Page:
Air-acetylene flames are selected for Cs. This is also stored in the software. Analogous to the optimization of the burner height, an interval is selected for the flame gas flow (acetylene). The resulting plot of absorbance versus flow rate shows a signal maximum at a flow rate of 2.4 L/min (figure 1). This parameter is now stored as the optimum flow rate in the method.
Table 1: AA-7000F – Limits of detection of cesium and cadmium before and after individual optimizations (calculated according to DIN 32645). The corresponding calibrations are shown in figure 2.
Effects on the detection limit: cesium
Not only the sensitivity, i.e. the highest measuring signal, but also signal fluctuations have an effect on the detection limit. For this reason, improvement of the detection limit is determined via the linearity of the calibration (DIN 32645). Comparing the values (table 1), it becomes clear that the detection limit is already significantly improved by adjusting the flame gas composition. Adjustment of the burner height brought about further improvement of the detection limit so that it was possible in standard flame operation to detect concentrations as low as 0.011 mg/L. The effects of the individual steps on the calibration of cesium are shown in figure 1 (a – c).
Figure 1: a) Cs – Optimization of burner height; b) Cs – Optimization of flame gas composition; c) Cd Atomic Booster – Optimization of burner height
Atomic Booster – optimization for cadmium
As an alternative to cesium, Cadmium was used for optimization. Cadmium is a heavy metal and is toxicologically very harmful. It is already considered poisonous at low concentrations and has been proven to be carcinogenic as well as mutagenic and teratogenic. For humans it is not required physiologically (non-essential element). This is why trace analysis of this element is of critical importance.
To improve the detection limit of the AA-7000F for this element, the flame gas composition and the burner height were optimized in the same way as for cesium, leading to calibrations with differing sensitivities (see figure 2 d, e). The detection limit for cadmium could also be lowered using these optimization steps. Instead of 1.5 µg/L, a detection limit of 1.0 µg/L could be achieved (table 1). To further increase the detection sensitivity for this toxicologically relevant element, the Atomic Booster is used.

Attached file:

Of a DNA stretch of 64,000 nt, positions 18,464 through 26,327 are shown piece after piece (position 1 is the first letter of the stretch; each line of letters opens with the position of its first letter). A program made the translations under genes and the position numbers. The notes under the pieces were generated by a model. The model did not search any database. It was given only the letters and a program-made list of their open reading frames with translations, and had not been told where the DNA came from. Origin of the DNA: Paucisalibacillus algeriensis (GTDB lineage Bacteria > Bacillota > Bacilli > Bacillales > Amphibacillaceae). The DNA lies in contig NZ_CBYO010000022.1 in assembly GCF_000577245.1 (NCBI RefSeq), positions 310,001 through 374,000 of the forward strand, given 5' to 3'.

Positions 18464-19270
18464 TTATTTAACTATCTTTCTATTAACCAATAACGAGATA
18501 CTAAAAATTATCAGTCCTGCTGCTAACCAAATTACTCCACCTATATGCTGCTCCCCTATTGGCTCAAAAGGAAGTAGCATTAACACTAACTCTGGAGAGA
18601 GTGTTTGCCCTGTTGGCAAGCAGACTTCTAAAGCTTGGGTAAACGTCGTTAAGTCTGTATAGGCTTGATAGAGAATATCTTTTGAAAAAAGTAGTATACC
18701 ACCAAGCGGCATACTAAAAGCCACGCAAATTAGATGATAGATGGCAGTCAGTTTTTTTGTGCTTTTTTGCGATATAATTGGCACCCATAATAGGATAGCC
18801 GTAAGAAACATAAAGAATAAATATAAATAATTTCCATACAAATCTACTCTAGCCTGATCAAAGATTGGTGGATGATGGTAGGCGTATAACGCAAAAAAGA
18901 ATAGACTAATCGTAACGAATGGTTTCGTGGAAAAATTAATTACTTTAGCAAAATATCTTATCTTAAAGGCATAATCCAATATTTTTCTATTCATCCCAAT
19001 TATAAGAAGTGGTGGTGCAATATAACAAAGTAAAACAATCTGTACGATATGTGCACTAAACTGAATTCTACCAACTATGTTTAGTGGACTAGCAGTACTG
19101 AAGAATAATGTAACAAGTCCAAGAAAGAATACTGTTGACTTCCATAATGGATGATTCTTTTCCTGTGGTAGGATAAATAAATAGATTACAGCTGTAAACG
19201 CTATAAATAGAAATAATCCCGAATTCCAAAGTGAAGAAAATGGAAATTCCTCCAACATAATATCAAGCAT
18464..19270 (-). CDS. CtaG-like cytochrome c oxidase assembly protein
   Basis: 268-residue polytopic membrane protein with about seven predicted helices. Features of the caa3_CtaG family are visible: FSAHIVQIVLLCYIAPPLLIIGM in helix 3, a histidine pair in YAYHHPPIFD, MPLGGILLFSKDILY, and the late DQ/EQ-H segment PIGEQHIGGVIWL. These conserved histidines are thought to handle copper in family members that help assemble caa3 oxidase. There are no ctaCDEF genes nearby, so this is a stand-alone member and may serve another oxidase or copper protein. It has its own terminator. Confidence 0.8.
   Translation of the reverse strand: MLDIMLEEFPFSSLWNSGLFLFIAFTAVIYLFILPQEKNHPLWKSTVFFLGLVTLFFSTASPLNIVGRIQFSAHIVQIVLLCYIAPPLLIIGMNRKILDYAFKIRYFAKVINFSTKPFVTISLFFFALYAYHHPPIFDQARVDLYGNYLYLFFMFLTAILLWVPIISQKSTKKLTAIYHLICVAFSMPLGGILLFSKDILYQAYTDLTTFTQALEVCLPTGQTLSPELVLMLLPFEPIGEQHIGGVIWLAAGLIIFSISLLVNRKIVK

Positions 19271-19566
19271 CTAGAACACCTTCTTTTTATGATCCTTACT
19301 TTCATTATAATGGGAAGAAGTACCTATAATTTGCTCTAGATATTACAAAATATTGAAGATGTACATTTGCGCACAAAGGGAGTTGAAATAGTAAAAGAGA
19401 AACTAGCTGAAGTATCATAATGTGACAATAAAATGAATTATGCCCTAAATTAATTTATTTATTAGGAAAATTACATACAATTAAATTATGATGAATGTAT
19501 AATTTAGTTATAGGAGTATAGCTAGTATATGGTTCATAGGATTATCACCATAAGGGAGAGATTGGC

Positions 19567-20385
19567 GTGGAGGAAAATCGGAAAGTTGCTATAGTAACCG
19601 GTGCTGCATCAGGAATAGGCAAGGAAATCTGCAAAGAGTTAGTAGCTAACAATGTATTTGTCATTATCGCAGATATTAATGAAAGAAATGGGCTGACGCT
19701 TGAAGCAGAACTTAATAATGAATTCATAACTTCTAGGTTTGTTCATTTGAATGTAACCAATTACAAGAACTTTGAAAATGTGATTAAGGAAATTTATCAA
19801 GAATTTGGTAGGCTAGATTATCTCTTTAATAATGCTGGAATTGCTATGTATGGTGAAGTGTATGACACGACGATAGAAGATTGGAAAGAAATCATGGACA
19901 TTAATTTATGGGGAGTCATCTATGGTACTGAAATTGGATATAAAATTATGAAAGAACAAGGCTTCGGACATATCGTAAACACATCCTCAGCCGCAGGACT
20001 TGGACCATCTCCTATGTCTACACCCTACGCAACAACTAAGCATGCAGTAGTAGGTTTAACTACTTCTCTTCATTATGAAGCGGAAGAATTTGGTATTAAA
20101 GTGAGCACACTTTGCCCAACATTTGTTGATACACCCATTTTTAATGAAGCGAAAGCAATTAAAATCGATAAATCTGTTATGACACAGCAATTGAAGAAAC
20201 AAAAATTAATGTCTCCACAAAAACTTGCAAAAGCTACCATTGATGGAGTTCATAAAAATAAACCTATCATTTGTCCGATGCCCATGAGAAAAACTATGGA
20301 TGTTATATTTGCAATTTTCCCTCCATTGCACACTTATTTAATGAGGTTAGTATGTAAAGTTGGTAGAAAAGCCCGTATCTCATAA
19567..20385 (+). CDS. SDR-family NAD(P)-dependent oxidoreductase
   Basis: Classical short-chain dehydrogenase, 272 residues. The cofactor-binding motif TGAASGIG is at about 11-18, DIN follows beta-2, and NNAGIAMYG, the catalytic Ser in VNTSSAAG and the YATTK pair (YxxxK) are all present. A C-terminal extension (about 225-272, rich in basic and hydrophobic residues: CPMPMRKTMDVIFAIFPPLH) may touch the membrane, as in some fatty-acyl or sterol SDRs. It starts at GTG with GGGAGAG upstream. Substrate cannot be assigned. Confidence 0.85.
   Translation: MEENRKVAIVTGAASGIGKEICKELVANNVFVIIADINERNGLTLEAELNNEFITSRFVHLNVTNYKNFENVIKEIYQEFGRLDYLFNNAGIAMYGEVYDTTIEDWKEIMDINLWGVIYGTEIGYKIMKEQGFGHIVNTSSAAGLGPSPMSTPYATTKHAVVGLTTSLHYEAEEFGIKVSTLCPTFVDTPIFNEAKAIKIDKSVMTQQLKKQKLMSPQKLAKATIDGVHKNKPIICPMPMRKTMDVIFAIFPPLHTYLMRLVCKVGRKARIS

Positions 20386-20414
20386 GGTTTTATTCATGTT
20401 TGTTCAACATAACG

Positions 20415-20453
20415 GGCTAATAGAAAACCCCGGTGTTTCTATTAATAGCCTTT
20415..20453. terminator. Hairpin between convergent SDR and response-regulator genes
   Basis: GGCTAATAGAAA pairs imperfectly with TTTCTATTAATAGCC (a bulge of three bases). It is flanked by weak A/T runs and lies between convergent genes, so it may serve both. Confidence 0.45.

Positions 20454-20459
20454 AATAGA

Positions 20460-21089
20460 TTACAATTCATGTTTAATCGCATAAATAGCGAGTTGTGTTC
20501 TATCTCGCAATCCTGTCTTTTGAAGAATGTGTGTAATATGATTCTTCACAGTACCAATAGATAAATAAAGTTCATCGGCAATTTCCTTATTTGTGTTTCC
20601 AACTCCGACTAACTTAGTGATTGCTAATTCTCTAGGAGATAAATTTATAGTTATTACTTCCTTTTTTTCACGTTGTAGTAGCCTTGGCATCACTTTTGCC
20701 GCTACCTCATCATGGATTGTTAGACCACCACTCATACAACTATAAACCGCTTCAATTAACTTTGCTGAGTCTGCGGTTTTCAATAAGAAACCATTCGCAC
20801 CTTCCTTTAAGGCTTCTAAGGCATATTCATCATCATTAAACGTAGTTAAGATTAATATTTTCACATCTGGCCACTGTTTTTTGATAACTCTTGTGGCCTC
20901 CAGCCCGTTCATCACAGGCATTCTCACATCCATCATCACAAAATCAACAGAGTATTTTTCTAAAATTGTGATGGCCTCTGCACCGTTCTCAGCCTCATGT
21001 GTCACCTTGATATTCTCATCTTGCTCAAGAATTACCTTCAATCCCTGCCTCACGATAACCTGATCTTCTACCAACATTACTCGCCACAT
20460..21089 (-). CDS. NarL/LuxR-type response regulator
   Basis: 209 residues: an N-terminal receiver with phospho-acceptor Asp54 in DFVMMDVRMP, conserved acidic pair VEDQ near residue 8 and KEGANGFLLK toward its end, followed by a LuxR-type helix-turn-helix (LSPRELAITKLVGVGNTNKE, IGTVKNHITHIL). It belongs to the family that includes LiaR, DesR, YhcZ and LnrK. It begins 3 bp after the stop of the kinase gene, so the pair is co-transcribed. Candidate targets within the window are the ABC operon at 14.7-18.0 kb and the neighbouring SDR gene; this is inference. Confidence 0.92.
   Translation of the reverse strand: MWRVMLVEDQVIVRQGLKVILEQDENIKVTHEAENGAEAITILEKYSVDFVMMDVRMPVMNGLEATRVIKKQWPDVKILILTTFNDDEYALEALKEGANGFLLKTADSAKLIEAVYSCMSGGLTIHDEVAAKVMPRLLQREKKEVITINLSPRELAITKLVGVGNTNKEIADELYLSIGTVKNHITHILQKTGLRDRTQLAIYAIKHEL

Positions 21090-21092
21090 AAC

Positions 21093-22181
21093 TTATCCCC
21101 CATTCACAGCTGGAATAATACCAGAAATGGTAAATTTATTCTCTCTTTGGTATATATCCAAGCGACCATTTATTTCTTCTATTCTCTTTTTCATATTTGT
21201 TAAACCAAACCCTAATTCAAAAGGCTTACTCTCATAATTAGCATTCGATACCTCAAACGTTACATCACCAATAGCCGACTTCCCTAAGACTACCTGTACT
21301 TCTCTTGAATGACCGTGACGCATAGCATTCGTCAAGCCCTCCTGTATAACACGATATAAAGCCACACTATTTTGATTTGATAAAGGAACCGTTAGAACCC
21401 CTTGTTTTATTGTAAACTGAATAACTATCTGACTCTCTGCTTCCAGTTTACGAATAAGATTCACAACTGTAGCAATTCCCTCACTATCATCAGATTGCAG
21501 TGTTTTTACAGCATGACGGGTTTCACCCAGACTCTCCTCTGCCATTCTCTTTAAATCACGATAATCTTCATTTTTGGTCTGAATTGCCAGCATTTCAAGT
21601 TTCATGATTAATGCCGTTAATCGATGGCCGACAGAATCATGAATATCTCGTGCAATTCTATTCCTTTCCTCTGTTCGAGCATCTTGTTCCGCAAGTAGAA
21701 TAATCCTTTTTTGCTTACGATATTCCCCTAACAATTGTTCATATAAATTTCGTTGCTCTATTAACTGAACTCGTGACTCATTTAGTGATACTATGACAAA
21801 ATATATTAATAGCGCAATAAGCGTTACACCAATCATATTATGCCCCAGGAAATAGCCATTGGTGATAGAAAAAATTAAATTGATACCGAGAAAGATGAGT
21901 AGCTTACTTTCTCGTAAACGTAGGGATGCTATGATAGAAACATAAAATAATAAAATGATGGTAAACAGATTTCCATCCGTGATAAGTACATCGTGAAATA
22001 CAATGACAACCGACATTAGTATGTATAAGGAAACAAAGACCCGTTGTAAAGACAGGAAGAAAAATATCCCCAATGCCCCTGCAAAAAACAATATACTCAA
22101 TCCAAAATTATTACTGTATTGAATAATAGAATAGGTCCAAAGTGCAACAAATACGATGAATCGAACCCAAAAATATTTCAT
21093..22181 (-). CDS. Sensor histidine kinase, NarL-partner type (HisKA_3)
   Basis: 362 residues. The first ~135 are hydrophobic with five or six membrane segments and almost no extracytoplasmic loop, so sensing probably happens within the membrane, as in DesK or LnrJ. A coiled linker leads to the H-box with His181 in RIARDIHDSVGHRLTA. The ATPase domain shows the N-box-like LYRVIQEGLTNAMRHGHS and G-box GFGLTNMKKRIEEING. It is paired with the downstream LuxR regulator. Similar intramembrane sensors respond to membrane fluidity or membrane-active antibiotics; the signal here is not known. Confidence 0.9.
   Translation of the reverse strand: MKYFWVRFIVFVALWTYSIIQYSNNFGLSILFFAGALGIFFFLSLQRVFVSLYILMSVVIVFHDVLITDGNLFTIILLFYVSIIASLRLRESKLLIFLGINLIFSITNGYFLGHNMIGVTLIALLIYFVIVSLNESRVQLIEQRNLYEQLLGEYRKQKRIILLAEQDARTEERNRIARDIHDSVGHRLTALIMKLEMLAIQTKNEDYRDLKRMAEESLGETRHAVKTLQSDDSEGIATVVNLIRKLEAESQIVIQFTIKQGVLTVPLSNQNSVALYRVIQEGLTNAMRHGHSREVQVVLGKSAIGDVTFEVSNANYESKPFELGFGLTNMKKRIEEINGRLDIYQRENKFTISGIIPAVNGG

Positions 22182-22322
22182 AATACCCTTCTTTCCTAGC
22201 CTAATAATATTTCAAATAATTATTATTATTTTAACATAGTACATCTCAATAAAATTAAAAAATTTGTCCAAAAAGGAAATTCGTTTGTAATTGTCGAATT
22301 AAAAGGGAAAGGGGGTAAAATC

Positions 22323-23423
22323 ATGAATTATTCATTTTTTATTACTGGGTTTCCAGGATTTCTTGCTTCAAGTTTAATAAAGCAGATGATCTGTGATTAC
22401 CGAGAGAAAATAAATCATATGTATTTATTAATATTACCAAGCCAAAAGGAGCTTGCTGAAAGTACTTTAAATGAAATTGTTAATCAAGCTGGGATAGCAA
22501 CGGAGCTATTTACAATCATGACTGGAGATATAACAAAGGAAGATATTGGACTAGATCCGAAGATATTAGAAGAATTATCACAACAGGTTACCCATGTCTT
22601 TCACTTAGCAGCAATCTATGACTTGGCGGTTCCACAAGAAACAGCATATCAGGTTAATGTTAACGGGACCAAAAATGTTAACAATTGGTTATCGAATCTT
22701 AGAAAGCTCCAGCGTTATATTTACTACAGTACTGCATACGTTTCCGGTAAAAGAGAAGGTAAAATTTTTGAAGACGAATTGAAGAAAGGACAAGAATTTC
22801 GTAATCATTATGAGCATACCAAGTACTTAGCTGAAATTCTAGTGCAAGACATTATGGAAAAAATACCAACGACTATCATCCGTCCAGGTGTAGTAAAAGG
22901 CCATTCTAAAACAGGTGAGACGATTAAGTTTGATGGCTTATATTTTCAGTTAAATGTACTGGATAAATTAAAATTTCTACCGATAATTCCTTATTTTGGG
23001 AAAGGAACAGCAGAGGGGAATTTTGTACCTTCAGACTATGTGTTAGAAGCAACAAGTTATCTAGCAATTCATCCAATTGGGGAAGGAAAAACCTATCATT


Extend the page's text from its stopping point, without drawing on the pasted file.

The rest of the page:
Figure 2: Calibration of cesium and cadmium before and after individual optimizations. Details are provided in table 1
The Atomic Booster is essentially a quartz tube that is positioned in the optical path over the exit slot of the burner. The tube has two slit-shaped openings opposite each other that are different in length. The flame enters the quartz tube through the longer (larger) opening. Parts of the flame can subsequently leave the quartz tube through the shorter opening. However, since the exit opening is smaller, a portion of the flame is held within the optical path or leaves the quartz tube through both open ends (figure 3). In this way, the dwell time of the atoms in the optical path as well as the ‘thickness’ of the flame can be increased.
Figure 3: Principle of the Atomic Booster – Dwell time of the atoms in the optical axis is increased
To achieve a maximum energy throughput of the element-specific light (good positioning within the optical axis), the burner height must also be adjusted correctly. The lamp mode is set to emission and the maximum burner height is determined (figure 1c). Measurements using the Atomic Booster take place at a burner height of 13 mm.
By focusing the flame in the optical axis, sensitivity increases significantly, as can be seen in the calibration plot (figure 2f) in comparison to measurements without Atomic Booster (figure 2 d, e). This increase in sensitivity lowers in turn the detection limit by a factor of 2, whereby the detection limit for flame AAS lies within the ppt range (0.52 µg/L).
Using different approaches, the instrument sensitivity of the AA-7000F can be adjusted quickly and easily and optimized to the sample matrix at hand. The supporting functions of the WizAArd software enable automated optimization of burner height and flame gas composition. Detection limits of 1 µg/L (for cadmium) can be achieved in this way. Cesium is also very sensitive with a detection limit of 11 µg/L.
Using the Atomic Booster, further sensitivity increases can be achieved. The principle is quite clear and the results speak for themselves: the detection limit is halved and at 520 ng/L and lies within the ppt range.